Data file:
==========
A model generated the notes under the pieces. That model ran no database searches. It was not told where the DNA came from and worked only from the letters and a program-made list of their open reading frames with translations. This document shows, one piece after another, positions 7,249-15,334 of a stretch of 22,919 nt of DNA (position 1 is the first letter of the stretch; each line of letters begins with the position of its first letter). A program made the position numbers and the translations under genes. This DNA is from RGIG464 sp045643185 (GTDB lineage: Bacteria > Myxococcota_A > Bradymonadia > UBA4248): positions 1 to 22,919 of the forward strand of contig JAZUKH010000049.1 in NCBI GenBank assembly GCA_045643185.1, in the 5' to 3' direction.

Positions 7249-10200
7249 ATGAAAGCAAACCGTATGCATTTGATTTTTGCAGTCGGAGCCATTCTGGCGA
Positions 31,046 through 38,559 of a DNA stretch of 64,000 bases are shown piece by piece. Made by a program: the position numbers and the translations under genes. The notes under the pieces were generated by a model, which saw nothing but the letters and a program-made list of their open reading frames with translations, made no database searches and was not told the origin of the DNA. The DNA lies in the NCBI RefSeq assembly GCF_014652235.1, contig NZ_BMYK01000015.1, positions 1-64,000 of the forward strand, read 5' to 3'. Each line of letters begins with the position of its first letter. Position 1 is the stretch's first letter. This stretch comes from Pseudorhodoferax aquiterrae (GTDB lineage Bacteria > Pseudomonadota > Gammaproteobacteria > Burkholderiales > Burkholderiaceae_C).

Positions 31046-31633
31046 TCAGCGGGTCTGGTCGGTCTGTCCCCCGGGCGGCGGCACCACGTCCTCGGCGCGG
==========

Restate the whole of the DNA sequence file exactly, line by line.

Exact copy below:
A model generated the notes under the pieces. That model ran no database searches. It was not told where the DNA came from and worked only from the letters and a program-made list of their open reading frames with translations. This document shows, one piece after another, positions 7,249-15,334 of a stretch of 22,919 nt of DNA (position 1 is the first letter of the stretch; each line of letters begins with the position of its first letter). A program made the position numbers and the translations under genes. This DNA is from RGIG464 sp045643185 (GTDB lineage: Bacteria > Myxococcota_A > Bradymonadia > UBA4248): positions 1 to 22,919 of the forward strand of contig JAZUKH010000049.1 in NCBI GenBank assembly GCA_045643185.1, in the 5' to 3' direction.

Positions 7249-10200
7249 ATGAAAGCAAACCGTATGCATTTGATTTTTGCAGTCGGAGCCATTCTGGCGA
Positions 31,046 through 38,559 of a DNA stretch of 64,000 bases are shown piece by piece. Made by a program: the position numbers and the translations under genes. The notes under the pieces were generated by a model, which saw nothing but the letters and a program-made list of their open reading frames with translations, made no database searches and was not told the origin of the DNA. The DNA lies in the NCBI RefSeq assembly GCF_014652235.1, contig NZ_BMYK01000015.1, positions 1-64,000 of the forward strand, read 5' to 3'. Each line of letters begins with the position of its first letter. Position 1 is the stretch's first letter. This stretch comes from Pseudorhodoferax aquiterrae (GTDB lineage Bacteria > Pseudomonadota > Gammaproteobacteria > Burkholderiales > Burkholderiaceae_C).

Positions 31046-31633
31046 TCAGCGGGTCTGGTCGGTCTGTCCCCCGGGCGGCGGCACCACGTCCTCGGCGCGG